Ransomware – Thoughts of a victim

Recently the PSNI Cyber Crime Centre engaged with a Northern Ireland company that was the victim of a ransomware attack.

To help raise awareness of cyber crime in general and ransomware in particular, the victim agreed to share their experience with others.

As a company, how prepared did you feel your organisation was before this incident took place?

We had suffered from a smaller attack 18 months previous. We implemented additional measures (procedures and various new technologies) to combat the threat and believed we had sufficient protection in place.
But we have extensive legacy (older technology) systems which are harder to protect.

How did this incident impact on your ability to carry out day to day business?

For the first 4 working days over 70 – 80% of day to day business was impacted. It took 10 working days for the majority of day to day working for the core business to be restored. Smaller business operations took longer.

What advice would you provide a local organisation preparing for an event such as you experienced?

Change your mind set from “if it will happen” to “it is going to happen”.
Cyber security and Information security is a combination of having dedicated and skilled staff (internal & external), dedicated technologies and processes.

  • Maintain your software with the latest upgrades and patches.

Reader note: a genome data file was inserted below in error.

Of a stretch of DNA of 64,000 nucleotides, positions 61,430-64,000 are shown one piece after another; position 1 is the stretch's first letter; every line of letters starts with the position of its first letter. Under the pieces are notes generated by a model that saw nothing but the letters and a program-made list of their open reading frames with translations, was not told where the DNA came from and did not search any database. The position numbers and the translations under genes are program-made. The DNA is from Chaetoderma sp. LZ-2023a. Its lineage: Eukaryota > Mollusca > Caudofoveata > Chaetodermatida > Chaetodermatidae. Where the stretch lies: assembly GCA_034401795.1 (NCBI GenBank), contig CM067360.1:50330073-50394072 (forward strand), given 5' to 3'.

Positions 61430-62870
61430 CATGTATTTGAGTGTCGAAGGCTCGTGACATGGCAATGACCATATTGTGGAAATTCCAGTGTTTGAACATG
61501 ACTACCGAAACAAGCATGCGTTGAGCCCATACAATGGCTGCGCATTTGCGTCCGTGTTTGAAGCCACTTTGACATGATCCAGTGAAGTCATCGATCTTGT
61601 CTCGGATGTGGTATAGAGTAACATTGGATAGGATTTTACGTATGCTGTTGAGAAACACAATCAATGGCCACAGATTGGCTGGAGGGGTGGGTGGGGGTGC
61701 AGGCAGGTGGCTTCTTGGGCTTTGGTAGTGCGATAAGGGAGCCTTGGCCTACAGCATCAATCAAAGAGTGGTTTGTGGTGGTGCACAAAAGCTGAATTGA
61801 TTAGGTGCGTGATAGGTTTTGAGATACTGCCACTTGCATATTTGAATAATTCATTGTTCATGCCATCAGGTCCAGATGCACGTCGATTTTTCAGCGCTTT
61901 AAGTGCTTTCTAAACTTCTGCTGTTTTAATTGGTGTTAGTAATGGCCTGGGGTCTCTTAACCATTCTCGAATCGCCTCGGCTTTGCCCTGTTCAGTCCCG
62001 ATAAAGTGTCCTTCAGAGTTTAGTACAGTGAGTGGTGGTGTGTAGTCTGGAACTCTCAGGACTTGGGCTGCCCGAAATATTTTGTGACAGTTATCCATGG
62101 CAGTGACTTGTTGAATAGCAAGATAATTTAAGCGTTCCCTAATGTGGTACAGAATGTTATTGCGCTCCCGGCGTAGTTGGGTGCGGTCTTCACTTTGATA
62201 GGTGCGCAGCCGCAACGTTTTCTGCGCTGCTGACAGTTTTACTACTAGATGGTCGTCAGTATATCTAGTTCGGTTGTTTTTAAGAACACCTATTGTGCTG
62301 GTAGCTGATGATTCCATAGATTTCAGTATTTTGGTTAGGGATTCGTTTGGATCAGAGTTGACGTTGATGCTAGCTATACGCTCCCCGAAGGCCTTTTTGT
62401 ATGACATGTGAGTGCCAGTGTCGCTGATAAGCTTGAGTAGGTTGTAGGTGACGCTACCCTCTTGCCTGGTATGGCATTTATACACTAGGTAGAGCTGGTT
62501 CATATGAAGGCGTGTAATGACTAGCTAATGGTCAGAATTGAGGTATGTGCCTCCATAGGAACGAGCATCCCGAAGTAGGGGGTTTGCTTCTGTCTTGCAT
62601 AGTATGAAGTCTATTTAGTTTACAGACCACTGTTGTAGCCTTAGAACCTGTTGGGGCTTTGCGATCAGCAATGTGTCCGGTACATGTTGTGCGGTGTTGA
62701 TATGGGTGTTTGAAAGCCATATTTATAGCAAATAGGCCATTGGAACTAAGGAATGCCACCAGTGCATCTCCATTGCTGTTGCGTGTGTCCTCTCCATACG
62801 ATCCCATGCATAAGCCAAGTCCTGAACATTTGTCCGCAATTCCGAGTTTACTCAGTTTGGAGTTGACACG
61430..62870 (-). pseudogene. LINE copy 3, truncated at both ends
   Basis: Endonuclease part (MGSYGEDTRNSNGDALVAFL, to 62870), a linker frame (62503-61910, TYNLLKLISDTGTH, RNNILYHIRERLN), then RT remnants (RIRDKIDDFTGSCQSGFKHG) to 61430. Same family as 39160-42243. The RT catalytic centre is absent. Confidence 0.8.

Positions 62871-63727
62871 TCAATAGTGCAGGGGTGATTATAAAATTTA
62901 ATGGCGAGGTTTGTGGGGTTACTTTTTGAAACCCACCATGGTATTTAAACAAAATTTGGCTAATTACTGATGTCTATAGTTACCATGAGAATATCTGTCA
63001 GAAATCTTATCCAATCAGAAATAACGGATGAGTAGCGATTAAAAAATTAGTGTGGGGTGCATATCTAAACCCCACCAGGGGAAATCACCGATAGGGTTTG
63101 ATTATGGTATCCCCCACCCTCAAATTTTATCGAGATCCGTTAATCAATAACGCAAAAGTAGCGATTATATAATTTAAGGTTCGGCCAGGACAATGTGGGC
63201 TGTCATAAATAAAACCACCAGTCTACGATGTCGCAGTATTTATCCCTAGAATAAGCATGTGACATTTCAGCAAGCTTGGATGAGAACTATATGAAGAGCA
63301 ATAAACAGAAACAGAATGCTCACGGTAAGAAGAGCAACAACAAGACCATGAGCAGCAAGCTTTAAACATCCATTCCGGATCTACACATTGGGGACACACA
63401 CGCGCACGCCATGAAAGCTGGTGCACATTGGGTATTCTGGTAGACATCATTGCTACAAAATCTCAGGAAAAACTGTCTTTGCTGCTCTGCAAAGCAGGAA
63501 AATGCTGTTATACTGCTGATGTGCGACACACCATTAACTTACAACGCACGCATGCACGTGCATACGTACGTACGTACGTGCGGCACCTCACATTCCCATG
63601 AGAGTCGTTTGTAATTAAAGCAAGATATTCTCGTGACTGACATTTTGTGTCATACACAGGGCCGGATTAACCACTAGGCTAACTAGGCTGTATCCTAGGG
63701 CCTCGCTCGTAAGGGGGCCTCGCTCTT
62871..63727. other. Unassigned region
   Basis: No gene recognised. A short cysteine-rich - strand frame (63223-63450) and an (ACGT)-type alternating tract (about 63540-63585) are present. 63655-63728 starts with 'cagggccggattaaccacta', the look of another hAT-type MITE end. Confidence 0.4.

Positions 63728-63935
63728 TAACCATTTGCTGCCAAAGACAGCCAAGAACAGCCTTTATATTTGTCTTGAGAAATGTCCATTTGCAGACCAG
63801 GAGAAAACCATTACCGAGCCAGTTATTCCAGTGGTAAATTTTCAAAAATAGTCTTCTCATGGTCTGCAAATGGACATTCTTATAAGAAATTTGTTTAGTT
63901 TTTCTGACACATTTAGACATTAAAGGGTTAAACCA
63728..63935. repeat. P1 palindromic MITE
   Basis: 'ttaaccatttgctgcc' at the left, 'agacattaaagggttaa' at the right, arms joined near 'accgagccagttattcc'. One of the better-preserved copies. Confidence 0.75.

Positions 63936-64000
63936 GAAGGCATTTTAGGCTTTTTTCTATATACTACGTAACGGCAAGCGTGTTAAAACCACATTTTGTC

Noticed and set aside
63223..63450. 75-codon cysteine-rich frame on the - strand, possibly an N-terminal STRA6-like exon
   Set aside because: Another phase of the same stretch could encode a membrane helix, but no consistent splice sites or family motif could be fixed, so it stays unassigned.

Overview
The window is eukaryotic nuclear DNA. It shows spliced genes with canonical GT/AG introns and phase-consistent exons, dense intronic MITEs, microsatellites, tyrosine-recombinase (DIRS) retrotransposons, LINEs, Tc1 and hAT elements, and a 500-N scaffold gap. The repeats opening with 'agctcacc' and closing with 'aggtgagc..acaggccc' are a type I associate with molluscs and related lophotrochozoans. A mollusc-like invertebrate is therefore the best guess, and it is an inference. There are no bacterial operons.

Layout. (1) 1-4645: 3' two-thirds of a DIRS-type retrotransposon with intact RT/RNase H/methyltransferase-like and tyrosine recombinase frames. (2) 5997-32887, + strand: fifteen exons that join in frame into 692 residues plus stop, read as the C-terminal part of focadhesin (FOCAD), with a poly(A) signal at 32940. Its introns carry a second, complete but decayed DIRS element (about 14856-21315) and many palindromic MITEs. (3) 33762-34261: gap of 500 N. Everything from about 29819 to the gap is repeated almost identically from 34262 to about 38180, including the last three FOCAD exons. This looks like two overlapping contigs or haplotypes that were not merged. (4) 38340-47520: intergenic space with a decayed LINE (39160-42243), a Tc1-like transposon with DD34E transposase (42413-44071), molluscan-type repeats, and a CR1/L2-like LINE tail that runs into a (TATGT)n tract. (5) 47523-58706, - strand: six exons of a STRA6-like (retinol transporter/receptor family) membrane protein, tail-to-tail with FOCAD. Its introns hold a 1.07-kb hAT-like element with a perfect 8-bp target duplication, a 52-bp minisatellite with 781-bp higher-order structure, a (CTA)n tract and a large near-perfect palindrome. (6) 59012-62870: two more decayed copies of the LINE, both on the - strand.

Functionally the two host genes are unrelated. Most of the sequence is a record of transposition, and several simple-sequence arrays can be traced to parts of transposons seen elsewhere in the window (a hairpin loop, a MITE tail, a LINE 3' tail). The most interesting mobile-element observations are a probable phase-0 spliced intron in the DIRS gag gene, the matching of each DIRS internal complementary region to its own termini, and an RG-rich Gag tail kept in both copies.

• Consider the adoption of Cloud technologies. These vendors have vastly more capability to protect your systems.
  • Have an incident response plan / partner.
  • Have each department create a business continuity plan
    i.e. how could our department survive without business systems for x days?
What have you learned from this experience?

Mostly that Cyber security is an ongoing and evolving threat that needs a bigger percentage of the business focus.

  • Implement absolute information security procedures for access and control – even if that slows down business innovation.
  • Accelerate the removal of older legacy systems.
  • Implement IT info & cyber security best practice and without exception.
  • Dedicate more resources to information security.
Why not just pay the ransom?

We had excellent backup and recovery systems so we had the ability to recover 99% of all information.
Also we would fear paying the ransom would encourage further attacks or raise our profile as a soft target for Cyber Criminals.

What cost would you place on the impact this incident had on your organisation?

Well into six figures.

This company already had experience of one cyber attack. It had made preparations for another and yet it still fell victim to one.
It is unlikely that you can ever be totally secure, but you can make it harder for the criminal and you can mitigate the risk.

Training and staff awareness are an essential element in preventing cyber crime.
A ransomware attack is just one way in which you might be exploited.
So much of cyber crime relies on exploiting trust ( Fraud – It started with a Tweet ).
Security is a process and a frame of mind. It is never just a tick box exercise.

Where can I turn for help?

There is an array of resources out their to help individuals and organisations plan their response.

A good place to start is the Northern Ireland Cyber Security Centre (Twitter @NICyberSC) or the National Cyber Security Centre (Twitter @ncsc or @cyberawaregov).
You can follow the PSNI Cyber crime team on Twitter @PSNIBelfast.

The NCSC has provided a really useful range of Infographics that link to more detailed guidance..